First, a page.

Submitted by: nirvana paz


Date: Sun, 23 Nov 1997 13:16:51 -0500

I needed your flix for an art prac. Damn cool!

Submitted by: (AMP!) 


Date: Fri, 31 Oct 1997 10:56:01 -0500

I wish you had pictures of dead cardinals. You are psycho.

Submitted by: Rick


Date: Sat, 20 Sep 1997 22:20:23 -0400

Very interesting pictures!!. I am trying to find out whether the light from a flash harms the bird that is being photographed. I know in your pics it doesn't matter but at our Naturalist Club meeting we had quite a discussion on whether there is truth to this or not. I feel that too many photographers harrass their subjects, especially on the nest. ow do you feel about this??? Looking forward to your comment. hanks a lot

Submitted by: Sandy Northey


Date: Sun, 11 May 1997 23:37:40 -0400

this was wonderful carol...i liked it alot...it gives me much pleasure to know that someone is thinking and has a heart...could you organise my funeral for me!!!! (smile)...well done carol...well done

Submitted by: melissa labiza 


Date: Sat, 19 Apr 1997 18:42:27 -0400

Having just read quickly through your piece on dead birds, and enjoyed reflecting on a number of the photographs, first I say thank you. I would be delighted to feature your photography if you were to find my fledgling literary/photography ezine a possible showplace for your work. If you care to stop by (http://www.form-and-substance.com/slumgullIion) I would be delighted. Otherwise, thanks again for your work.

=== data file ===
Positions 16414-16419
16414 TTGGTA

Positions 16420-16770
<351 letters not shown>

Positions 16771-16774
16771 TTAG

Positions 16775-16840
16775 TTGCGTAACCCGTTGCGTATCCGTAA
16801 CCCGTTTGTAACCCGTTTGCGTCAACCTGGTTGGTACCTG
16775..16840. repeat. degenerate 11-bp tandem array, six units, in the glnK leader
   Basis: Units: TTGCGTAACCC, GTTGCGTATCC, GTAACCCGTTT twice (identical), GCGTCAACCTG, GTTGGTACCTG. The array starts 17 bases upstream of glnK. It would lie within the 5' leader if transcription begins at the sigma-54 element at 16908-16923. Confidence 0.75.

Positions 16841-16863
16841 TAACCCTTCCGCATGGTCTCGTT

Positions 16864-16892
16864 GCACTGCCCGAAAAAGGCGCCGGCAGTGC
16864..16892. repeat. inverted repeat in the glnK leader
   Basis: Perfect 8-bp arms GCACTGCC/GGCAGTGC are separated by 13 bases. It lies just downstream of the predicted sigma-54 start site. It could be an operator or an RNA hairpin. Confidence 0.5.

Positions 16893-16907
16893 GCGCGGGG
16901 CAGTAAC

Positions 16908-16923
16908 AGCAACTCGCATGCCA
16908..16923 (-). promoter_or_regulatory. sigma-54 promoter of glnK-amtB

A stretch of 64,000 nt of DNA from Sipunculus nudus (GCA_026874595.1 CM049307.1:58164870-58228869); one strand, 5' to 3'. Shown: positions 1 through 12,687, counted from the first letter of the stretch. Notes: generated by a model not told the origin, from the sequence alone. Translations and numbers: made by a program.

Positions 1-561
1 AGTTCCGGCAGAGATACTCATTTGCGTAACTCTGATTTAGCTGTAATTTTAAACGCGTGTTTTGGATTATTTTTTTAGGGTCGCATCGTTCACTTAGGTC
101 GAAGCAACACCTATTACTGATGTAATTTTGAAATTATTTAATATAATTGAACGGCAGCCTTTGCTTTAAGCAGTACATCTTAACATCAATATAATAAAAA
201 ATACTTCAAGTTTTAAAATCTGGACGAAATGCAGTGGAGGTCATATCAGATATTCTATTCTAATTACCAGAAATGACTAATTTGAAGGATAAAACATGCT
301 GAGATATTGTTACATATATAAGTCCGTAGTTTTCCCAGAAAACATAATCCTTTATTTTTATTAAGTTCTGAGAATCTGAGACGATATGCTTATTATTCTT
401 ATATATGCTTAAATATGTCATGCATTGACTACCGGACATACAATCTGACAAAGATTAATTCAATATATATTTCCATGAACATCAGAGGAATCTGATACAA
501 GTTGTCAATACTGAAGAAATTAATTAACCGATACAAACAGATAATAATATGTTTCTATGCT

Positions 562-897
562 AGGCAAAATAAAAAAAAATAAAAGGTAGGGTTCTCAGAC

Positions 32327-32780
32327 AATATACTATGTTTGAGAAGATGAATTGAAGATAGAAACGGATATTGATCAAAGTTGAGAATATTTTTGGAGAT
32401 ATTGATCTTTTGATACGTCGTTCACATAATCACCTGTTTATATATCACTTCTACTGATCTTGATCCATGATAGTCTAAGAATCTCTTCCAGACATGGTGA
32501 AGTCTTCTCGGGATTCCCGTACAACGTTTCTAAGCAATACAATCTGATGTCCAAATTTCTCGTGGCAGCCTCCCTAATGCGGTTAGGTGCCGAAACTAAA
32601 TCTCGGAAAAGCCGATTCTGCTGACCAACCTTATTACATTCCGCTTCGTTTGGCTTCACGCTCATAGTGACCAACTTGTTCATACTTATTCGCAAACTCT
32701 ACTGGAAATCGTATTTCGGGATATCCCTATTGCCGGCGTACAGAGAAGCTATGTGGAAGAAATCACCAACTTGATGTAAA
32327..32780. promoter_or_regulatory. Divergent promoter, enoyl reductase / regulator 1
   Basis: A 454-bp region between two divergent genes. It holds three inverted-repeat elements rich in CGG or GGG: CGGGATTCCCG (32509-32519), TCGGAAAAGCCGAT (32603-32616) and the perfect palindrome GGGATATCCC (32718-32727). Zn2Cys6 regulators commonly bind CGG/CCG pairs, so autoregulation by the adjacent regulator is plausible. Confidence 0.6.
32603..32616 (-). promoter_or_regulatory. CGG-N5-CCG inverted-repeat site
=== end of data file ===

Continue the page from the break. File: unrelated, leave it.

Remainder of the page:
Submitted by: Glenn Court)


Date: Thr, 10 Apr 1997

Carol- Your photos are very interesting and well done. I'd like to see more of your work and am curious about your photographic studies. Are you getting an MFA now, studying photography at a community college, what? Where do John Blakemore and Paul Hill teach? I'm a photographer, exploring some of these same issues and questions with my work- that's why I ask.

Submitted by:Julie Stovall


Date: Tue, 8 Apr 1997 00:59:11 -0400

If someone told me I'd like photographs of dead birds I would have said, "I don't think so." My taste runs to the traditional classic, Strand, Evans, Steiglitz, Bresson, Lange, Abbott stuff. Your comments about death in our society ties in very well. Your work is very moving.

Submitted by: George


Date: Tue, 18 Mar 1997 22:18:23 -0500

Thank you for your imagery. When I recall having lost a canary several years ago, and now looking at your images, I am convinced of the unity of life, a oneness, that is experienced by all living creatures. When we see a bird that has died we sense that part of that uniting consciousness has been lost. That is the sadness that we feel - that even in the loss of a small, and to some, insignificant creature, life is diminished.